The al-Aqsa intifada has also muted the protective role the Palestinian Authority had usually shown to Christians. President Yasir Arafat sometimes seemed effective in calling off Muslim militants who used the Christian villages of Beit Jala and Beit Sahour for attacks on Israeli West Bank settlements, like Gilo, and sometimes not. Newsweek’s Joshua Hammer, in A Season in Bethlehem: Unholy War in a Holy Place, (2003) showed the pressure militants in Bethlehem placed on the Christian townspeople: a pattern of extortion, theft, kidnapping and killing. Most of the pressure came not from religious Muslim militias like Hamas, but from local brigands turned militia leaders who were incidentally Muslim. The net effect on Bethlehem’s Christian residents, however, was the same: demoralization, insecurity and a readiness to emigrate. For reasons of solidarity, Palestinian Christians, like Christians in Egypt, are reluctant to speak openly about this intra-Palestinian strife.
Future relations between Muslims and Christians in the Middle East, then, are quite uncertain. If the religious liberty provisions of the Iraqi basic law are retained and implemented under a new constitution, they could provide a new model for the region. Should there be peace between Israelis and Palestinians, that would greatly improve the general atmosphere not only in Israel and Palestine, but in neighboring countries like Syria and Lebanon. Both the Holy See and the local hierarchies work at promoting good relations, but without improvement in the general situation, their efforts are like seed cast on rocky soil. In addition, unless political leaders, in situations as different as Syria and Israel, are willing to look beyond their short-term political interests to show respect for religious minorities, Christians can expect troubled times ahead.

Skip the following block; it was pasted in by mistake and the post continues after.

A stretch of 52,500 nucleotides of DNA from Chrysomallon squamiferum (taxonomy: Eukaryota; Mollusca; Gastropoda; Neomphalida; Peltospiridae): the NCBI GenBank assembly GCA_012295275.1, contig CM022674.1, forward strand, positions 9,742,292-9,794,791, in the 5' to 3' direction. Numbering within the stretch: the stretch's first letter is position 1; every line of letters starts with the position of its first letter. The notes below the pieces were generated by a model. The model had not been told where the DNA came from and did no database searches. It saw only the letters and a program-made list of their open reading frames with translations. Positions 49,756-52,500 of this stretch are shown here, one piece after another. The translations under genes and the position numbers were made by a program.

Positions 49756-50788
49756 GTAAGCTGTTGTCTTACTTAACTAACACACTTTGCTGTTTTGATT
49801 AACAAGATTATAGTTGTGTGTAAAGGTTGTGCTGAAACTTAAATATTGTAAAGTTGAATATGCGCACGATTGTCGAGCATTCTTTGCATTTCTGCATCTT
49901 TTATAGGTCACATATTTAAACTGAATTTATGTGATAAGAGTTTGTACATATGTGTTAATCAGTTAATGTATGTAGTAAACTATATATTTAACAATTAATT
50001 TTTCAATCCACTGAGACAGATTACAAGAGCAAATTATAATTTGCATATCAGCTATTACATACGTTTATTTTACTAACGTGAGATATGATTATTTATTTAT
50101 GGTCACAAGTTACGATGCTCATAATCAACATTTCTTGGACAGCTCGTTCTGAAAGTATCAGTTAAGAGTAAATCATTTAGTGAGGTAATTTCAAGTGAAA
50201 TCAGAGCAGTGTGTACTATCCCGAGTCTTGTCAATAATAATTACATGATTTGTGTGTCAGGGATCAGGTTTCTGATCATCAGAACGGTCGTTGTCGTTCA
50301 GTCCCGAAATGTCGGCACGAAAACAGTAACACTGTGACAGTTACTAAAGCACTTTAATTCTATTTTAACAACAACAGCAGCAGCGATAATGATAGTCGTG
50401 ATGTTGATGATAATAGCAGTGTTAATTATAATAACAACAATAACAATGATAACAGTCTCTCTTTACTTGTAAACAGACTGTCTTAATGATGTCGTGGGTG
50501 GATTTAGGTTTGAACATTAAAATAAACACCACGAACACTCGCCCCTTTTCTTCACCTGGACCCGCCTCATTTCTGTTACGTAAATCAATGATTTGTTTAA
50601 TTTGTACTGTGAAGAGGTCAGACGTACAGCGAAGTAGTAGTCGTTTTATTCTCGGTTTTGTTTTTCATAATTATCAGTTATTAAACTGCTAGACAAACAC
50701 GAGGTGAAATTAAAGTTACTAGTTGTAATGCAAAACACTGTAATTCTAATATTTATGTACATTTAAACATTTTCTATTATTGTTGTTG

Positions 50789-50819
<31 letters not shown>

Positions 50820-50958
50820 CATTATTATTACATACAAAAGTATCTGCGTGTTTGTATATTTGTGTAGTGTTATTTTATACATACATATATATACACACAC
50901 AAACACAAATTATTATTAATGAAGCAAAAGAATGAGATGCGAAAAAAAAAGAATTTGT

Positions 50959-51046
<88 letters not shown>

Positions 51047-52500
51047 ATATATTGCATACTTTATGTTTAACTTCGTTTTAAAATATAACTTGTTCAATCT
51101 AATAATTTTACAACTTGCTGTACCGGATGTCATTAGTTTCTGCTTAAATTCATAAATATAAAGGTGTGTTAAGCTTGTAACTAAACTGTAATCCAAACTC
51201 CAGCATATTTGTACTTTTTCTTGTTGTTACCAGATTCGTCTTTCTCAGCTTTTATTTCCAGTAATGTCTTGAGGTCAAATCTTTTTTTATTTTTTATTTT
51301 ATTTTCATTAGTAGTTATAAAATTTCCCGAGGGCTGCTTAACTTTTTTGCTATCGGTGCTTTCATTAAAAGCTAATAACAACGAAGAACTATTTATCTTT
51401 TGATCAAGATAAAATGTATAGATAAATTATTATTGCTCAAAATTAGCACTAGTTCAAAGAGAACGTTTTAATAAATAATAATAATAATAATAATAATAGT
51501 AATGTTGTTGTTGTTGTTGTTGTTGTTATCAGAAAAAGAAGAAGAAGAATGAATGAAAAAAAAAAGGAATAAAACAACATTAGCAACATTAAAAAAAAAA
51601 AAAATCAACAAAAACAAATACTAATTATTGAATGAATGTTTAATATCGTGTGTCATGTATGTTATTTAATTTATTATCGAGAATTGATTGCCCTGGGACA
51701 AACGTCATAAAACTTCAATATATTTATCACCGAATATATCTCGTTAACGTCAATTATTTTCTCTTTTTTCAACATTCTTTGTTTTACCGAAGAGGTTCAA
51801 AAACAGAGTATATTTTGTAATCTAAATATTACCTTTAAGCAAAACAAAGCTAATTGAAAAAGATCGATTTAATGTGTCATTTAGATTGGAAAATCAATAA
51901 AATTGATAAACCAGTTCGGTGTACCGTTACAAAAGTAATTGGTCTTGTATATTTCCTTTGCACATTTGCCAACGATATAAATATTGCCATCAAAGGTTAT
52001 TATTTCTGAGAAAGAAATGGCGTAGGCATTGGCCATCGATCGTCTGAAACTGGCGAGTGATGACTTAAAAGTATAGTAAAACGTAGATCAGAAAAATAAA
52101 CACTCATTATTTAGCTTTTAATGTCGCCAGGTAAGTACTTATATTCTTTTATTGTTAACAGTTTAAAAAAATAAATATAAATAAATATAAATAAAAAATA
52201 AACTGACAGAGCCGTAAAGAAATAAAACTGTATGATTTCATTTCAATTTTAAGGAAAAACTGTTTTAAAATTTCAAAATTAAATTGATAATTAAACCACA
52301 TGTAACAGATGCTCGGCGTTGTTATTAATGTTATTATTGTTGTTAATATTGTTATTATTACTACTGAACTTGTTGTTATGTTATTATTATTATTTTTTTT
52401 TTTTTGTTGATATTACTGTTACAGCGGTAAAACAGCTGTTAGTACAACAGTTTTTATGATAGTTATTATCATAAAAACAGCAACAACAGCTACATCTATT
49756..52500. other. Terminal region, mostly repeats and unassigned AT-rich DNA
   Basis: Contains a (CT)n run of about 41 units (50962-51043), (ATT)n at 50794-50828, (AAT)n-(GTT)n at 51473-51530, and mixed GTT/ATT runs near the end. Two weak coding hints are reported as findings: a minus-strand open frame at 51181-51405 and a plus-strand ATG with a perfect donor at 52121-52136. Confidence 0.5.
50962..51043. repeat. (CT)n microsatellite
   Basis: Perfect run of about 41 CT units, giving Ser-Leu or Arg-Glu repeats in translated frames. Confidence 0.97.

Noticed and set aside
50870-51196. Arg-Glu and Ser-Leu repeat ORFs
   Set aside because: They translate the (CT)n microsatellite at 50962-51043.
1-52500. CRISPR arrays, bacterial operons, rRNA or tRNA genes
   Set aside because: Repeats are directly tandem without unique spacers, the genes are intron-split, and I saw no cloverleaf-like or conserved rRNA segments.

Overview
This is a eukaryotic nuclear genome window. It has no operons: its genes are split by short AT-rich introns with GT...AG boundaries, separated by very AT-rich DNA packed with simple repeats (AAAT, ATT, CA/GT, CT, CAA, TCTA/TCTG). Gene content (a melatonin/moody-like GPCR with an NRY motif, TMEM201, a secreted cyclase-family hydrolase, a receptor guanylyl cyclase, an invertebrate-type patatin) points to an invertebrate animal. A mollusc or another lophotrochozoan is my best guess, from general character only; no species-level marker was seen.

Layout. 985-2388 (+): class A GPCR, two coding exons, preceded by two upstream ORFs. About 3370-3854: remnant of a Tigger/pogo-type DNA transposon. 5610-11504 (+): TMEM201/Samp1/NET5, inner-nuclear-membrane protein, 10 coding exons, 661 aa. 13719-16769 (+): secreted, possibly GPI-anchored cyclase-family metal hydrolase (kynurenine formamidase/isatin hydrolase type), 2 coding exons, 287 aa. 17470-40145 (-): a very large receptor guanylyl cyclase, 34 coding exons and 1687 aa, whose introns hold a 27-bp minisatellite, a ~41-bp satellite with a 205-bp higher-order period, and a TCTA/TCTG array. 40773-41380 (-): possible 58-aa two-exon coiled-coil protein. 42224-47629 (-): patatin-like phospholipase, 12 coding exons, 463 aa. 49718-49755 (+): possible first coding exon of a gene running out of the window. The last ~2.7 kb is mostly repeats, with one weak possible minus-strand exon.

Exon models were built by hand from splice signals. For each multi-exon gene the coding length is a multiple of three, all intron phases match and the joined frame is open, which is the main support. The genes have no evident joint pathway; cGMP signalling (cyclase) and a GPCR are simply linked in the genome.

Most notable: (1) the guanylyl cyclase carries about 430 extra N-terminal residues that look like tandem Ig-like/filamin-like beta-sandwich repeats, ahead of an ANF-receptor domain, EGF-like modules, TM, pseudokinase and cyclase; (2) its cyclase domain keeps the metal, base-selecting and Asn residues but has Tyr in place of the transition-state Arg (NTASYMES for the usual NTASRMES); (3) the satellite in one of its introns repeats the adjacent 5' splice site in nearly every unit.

Michel Sabbah, the Latin patriarch of Jerusalem, has counseled his people that theirs is a difficult vocation that stands under the sign of the cross. His Lenten message this year recalled the advice of St. Cyril of Jerusalem, “Do not rejoice in the cross in time of peace only, but hold fast to the same faith in time of persecution.” For the foreseeable future, the suffering and anxieties of Christians throughout the Middle East will be shrouded in the mystery of the cross.